Set in the rural midlands of England, The Rainbow revolves around three generations of Brangwens, a family deeply involved with the land and noted for their strength and vigour. When Tom Brangwen marries a Polish widow, Lydia Lensky, and adopts her daughter Anna as his own, he is unprepared for the conflict and passion that erupts between them. Their stories continue in Women in Love.
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D. H. Lawrence's controversial classic, The Rainbow, follows the lives and loves of three generations of the Brangwen family between 1840 and 1905. Their tempestuous relationships are played out against a backdrop of change as they witness the arrival of industrialization - the only constant being their unending attempts to grasp a higher form of existence symbolized by the persistent, unifying motif of the "rainbow".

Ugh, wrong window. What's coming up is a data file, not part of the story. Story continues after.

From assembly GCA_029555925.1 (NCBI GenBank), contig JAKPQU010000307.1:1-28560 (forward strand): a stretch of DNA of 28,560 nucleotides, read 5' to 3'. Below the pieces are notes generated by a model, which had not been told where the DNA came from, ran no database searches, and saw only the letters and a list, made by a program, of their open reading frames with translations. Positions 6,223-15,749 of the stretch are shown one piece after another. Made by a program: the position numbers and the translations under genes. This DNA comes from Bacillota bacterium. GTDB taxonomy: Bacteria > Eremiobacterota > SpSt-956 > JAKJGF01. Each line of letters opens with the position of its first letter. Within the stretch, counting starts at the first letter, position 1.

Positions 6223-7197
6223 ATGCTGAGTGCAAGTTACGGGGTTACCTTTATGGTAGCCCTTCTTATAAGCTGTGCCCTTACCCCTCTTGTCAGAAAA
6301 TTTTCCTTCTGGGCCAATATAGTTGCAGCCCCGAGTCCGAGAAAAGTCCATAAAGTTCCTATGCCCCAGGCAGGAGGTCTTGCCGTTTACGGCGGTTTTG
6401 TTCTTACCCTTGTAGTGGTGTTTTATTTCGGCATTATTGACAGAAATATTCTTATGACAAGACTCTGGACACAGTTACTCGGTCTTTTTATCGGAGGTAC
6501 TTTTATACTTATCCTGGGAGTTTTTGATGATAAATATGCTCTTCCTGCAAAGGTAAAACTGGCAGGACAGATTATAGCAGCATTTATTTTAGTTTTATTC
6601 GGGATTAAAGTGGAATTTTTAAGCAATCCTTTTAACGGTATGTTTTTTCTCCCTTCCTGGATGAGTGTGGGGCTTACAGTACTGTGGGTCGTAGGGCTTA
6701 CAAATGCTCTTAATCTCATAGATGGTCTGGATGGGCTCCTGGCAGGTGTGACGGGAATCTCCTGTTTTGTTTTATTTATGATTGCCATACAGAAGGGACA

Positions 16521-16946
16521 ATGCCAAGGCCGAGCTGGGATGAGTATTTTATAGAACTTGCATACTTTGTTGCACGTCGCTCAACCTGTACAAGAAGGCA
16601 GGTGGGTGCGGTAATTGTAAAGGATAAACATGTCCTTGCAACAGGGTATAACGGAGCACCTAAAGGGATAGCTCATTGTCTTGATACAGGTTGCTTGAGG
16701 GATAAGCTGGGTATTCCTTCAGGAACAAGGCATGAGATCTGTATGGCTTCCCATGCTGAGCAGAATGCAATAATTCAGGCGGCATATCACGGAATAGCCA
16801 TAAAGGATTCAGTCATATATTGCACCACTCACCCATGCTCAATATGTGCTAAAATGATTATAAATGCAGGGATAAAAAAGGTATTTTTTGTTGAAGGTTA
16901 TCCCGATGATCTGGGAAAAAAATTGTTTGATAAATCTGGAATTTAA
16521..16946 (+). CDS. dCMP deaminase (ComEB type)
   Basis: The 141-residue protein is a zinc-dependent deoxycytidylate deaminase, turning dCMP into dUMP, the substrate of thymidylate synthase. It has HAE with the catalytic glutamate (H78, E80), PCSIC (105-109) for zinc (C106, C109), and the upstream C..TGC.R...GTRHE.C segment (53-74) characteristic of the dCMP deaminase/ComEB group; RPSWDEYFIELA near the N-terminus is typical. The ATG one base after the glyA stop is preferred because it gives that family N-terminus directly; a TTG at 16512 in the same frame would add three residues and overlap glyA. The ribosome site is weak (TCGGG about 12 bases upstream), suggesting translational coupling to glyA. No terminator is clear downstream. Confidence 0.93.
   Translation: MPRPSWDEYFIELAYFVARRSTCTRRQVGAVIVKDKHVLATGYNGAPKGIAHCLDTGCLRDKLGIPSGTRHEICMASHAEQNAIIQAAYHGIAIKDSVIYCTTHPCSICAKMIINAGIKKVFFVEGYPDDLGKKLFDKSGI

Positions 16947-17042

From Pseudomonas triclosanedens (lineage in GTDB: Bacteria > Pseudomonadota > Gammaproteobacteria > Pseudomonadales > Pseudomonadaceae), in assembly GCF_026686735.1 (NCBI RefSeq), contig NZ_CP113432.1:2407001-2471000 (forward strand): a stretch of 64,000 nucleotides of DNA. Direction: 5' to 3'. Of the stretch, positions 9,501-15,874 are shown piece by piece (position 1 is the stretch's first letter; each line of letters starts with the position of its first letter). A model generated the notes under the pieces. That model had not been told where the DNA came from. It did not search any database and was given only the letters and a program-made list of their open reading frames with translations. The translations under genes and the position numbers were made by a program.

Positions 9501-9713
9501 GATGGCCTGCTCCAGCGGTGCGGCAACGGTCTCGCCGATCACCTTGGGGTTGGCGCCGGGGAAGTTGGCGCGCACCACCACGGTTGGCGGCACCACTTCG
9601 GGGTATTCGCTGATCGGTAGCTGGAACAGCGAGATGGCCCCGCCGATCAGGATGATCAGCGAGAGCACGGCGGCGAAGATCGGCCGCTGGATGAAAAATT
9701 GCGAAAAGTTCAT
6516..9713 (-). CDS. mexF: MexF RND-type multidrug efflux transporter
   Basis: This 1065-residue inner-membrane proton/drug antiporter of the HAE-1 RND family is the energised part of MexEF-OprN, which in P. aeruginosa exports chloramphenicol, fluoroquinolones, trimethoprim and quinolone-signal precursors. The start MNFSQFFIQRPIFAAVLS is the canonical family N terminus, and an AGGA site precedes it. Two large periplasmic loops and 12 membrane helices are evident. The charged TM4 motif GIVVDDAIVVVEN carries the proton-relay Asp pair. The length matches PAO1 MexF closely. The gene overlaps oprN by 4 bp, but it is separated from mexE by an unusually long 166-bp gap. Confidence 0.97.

In The Rainbow, D. H. Lawrence challenged the customary limitations of language and convention to carry into the structures of his prose the fascination with boundaries and space that characterize the entire novel. A visionary novel, considered to be one of Lawrence's finest, it explores the complex sexual and psychological relationships between men and women in an increasingly industrialized world.
A powerful and engrossing tale of extremes and extremists, D. H. Lawrence's Women in Love follows the passionate relationships of two sisters, Gudrun and Ursula Brangwen, with their respective lovers, the ominous Gerald Crich and the charismatic but fragile Rupert Birkin.
Lawrence explores love, sex, passion, and marriage through the eyes of two sisters. Gudrun and Ursula Brangwen are the two intelligent, incisive, and observant sisters whose temperamental differences spark an ongoing debate regarding their society and their inner lives. The two very different sisters pursue thrilling, torrid affairs, but their search for more mature emotional relationships reveals some startling information about themselves as well as their lovers, Rupert Birkin and Gerald Crich.